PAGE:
Emergency management officials remain on high alert in southern Mississippi, despite Hurricane Sally’s predicted eastward momentum.
Two emergency shelters are open in Jackson County for people to escape the rising waters and high winds from Hurricane Sally. Earl Etheridge is Director of Jackson County Emergency Management Services. He says they aren’t letting their guard down even though the hurricane seems to be churning towards the Mississippi Alabama state line.
“The county has a number of high water rescue assets between high water rescue trucks and shallow draft rescue boats we do have our teams stationed throughout the county for that. The Department of Marine Resources has four strike teams that are available here to the county to assist us if needed for water rescues,” said Etheridge.
Rupert Lacy with the Harrison County Emergency Management Agency calls Hurricane Sally a water event. He says the storm is moving two miles per hour, which means it’s expected to dump large amounts of rain and cause high storm surges. Lacy says that is a concern because of the waterfront properties in the county.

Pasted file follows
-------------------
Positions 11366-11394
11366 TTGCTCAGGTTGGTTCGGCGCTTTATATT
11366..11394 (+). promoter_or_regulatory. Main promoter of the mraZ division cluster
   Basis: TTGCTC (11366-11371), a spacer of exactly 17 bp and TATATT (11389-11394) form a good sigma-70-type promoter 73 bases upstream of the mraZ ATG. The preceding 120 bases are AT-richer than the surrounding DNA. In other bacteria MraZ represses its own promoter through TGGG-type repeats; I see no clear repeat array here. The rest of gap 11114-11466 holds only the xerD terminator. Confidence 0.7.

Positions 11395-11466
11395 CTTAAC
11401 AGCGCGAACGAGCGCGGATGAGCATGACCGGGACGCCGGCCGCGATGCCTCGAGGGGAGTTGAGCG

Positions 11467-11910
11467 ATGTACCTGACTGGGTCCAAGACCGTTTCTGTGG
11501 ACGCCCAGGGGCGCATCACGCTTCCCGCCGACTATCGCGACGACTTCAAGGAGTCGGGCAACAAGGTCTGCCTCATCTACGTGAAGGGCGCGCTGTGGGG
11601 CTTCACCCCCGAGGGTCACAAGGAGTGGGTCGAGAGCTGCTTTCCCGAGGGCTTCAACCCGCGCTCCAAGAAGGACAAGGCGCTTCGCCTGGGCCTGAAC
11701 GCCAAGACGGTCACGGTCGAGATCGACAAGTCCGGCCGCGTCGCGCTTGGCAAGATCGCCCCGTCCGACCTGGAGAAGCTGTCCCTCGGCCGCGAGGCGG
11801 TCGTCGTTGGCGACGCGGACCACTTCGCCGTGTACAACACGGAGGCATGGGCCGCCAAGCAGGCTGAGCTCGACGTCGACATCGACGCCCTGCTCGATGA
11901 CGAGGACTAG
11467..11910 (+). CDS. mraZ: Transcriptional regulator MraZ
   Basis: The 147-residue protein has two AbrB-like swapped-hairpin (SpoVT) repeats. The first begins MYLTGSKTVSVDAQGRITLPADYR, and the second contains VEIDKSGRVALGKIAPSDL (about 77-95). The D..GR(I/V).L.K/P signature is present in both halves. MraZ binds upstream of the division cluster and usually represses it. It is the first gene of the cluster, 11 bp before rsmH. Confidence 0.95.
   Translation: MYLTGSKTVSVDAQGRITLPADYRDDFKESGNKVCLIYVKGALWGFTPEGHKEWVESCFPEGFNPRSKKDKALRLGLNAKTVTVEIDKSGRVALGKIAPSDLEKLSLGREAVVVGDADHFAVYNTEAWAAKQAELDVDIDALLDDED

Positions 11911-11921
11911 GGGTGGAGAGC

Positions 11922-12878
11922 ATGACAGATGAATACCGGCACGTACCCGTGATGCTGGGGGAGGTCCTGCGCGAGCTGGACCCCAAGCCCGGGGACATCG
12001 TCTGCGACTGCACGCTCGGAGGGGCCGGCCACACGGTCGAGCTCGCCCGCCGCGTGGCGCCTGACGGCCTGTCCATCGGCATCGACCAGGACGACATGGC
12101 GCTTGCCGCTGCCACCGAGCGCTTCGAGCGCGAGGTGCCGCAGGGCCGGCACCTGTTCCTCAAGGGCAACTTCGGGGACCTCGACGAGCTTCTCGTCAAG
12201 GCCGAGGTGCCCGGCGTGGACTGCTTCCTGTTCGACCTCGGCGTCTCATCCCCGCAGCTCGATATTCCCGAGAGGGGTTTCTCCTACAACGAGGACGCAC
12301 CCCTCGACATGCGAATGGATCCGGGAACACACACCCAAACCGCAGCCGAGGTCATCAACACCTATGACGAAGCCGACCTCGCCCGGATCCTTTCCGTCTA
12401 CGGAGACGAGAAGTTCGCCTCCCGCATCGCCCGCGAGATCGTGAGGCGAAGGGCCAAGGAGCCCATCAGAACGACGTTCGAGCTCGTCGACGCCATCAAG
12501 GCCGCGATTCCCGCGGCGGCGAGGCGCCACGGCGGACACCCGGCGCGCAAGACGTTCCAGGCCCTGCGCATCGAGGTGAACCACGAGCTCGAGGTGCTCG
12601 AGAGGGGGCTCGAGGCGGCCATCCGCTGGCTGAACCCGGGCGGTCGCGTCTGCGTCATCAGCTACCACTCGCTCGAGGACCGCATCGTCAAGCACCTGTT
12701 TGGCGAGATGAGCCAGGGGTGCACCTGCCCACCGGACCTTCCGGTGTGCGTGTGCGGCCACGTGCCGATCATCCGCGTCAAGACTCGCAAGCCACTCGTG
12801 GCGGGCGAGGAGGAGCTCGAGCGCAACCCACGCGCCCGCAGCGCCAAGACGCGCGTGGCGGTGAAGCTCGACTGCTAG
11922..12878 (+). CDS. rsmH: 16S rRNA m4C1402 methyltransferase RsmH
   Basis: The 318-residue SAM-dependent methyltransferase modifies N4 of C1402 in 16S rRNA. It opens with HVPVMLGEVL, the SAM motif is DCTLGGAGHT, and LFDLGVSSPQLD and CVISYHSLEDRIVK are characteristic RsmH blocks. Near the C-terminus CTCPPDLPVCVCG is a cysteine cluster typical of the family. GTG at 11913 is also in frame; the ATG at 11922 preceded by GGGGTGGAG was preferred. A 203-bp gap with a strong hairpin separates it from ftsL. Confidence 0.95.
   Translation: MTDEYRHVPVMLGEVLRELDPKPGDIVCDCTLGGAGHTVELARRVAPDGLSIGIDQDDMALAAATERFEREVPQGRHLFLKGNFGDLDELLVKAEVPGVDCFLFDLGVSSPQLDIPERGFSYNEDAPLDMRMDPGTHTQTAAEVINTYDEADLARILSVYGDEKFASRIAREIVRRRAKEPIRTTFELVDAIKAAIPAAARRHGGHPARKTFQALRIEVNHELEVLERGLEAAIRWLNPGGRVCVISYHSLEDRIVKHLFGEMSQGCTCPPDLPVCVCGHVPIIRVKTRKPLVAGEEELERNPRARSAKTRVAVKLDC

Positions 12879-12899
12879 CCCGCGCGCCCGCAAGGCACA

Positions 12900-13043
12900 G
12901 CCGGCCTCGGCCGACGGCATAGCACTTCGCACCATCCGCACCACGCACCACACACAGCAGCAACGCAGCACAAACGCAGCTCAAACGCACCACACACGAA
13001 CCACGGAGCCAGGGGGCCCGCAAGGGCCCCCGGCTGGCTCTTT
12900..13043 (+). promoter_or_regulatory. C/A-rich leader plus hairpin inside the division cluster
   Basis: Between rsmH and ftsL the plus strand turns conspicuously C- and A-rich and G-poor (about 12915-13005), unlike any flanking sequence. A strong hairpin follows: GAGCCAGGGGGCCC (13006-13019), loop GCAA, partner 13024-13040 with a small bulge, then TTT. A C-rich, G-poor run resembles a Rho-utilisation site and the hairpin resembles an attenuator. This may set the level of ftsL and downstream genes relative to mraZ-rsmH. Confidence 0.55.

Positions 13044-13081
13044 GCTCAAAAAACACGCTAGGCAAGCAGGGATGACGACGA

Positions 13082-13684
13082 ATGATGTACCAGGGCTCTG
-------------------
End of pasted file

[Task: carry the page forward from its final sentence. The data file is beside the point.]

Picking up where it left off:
You know a 26 mile sand beach. We have two bays. Those bays wrap around what I like to refer back to as the big island and then we’ve got rivers we have to worry about in the east, the central and the west part of the county,” said Lacy.
Because the storm is moving so slowly, Nancy Smith with George County Emergency Management says she hopes people don’t become complacent.
“Pay attention to the weather. Pay attention to last minute changes in the weather and when we start to see conditions deteriorate please be in your safe spots, stay off the roads, and have everything prepared,” said Smith.
Shelters are open in coastal communities but capacity is limited due to the coronavirus. Officials say some people are staying with family, friends or in hotels.